The only one they have ever received, and recent press reports indicate even it is forgotten.

The Globe and Mail reported that the turbine performed poorly in 2006, 2007 and 2008; The Toronto Star reported production of 780MWh in 2008, 1064MWh in 2009 and 927MWh in 2010.

In March 2011 the turbine broke down, and it would not come back until parts costing $200,000 were found and installed at the start of May. The output in 2011 probably dropped below the 1000MWh estimate, which makes it likely that since 2005 the 1000MWh level was achieved only in 2009.

Friday, November 9, 2012

Electricity Data and Narrative

Comment on the role of data in a society driven by narrative.

A recent post at Tom Adams Energy gave an Ontariocentric call for data reporting in a Canadian jurisdiction along the lines of the the United States' Energy Information Administration (EIA).  Mr. Adams may have been unaware that Dr. Michal C. Moore of the The School of Public Policy at the University of Calgary authored a paper earlier this year with an overview of a national structure that might fill the role of the national EIA structure in the US.  Dr. Moore's paper saw a central data organization, namely Statistics Canada, collecting the data that would be manipulated/interpretted by an independent organization.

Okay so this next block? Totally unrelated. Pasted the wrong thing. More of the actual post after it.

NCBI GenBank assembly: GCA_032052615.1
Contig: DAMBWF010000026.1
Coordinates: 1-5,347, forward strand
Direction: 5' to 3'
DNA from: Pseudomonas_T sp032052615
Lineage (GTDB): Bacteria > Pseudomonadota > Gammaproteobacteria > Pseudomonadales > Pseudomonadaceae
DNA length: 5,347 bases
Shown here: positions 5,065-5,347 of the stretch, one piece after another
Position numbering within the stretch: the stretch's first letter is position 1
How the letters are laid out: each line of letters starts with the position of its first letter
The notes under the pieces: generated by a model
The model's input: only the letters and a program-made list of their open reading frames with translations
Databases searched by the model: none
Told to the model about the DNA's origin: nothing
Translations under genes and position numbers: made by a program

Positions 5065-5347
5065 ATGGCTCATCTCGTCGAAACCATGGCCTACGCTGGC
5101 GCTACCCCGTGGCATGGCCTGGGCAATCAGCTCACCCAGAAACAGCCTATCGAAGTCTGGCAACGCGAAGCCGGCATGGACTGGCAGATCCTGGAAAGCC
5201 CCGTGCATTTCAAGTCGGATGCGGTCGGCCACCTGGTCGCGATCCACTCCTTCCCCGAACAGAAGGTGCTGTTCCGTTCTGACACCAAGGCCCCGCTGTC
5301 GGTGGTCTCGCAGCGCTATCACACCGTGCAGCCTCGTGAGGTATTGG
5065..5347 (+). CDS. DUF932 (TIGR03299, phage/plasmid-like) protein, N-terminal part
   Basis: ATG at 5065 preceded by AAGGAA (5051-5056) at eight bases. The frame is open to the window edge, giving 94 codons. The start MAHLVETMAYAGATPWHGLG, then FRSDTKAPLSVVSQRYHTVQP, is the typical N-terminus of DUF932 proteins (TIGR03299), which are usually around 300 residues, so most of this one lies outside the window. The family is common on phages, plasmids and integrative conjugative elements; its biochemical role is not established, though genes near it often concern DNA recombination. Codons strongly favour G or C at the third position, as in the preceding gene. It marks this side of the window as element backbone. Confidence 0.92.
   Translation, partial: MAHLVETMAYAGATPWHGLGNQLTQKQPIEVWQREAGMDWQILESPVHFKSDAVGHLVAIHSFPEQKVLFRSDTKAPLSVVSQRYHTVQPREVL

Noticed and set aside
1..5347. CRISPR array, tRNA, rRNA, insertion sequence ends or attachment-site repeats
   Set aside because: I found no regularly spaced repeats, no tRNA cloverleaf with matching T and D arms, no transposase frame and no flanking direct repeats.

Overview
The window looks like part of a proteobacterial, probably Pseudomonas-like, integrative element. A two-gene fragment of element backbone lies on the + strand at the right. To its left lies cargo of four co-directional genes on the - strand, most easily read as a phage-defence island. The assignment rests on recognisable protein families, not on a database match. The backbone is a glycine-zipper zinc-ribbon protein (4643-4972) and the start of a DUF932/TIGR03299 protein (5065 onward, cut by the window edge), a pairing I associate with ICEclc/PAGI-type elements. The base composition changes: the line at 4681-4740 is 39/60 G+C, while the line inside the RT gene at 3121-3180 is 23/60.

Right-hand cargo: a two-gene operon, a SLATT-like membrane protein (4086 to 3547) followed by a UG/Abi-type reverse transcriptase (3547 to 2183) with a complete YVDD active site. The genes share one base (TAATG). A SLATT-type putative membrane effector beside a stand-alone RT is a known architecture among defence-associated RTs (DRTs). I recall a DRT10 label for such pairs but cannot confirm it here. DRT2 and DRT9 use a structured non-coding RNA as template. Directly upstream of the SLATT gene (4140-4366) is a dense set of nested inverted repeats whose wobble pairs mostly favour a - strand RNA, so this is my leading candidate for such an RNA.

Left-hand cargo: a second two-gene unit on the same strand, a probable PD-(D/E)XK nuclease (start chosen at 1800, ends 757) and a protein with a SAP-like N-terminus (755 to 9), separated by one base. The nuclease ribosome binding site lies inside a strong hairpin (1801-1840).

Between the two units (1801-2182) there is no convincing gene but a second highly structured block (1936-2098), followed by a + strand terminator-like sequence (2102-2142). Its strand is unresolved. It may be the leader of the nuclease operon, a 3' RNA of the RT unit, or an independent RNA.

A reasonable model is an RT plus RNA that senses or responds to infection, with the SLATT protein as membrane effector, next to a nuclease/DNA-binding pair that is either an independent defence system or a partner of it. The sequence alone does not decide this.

The issue I have with the paper is it assumed Statistics Canada excelled at collecting data.  That may be true, but I found reason to be skeptical..   The uproar over the change to the long-form census, which somehow entered the mainstream, reflected, in my opinion, the often conflicting goals of maintaining the same processes, and standards, in data collection to ensure data integrity between census years, and the desire to collect the best data possible - which is now frequently in databases throughout the government to be collected through the data mining of critical systems, and not intermittent surveying outside of those systems.  As an example, most federal funding for provincial programming is not based on census figures, but the ongoing population estimates (and census counts are adjusted based on the population estimates).

Friday, November 2, 2012

ON latest stats; Reinforced lessons on policy errors

The beginning of the month can be a busy time querying the stats for regular reporting, and to evaluate the messages contained therein.  Recently there's also broad coverage on Ontario's electricity sector in the mainstream media that touches on many subjects I've written on previously.   The most recent figures reinforce some old messages related to the news of the day.

Increased Wind and Increased Coal

While the final days of the month led to coal having it's first decline in 8 weeks, it ended the month with an increase to 240 GWh, from 105 GWh the previous October, which was enough to move coal-fired generation in 2012 up on 2011 on a comparable year-to-date basis.
The jump in coal use did not surprise me as it accompanied a growth in wind generation of 50% from October 2011.  Gas-fired generation, meanwhile, fell 36% from October 2011.
Combined, this indicates emissions can fall through better supply management in allowing the most appropriate generation to be utilized; given Ontario's high baseload mix (hydro output was up 4%, nuclear 5%), and increased intermittent supply from renewables, there are situations when that probably is coal.
As renewable capacity increases, so too do the situations when the flexibility provided by the peaking depth of coal is desirable (see At the end of the IESO18-month outlook).

High Winds Make Wind Cheaper than Natural Gas Generation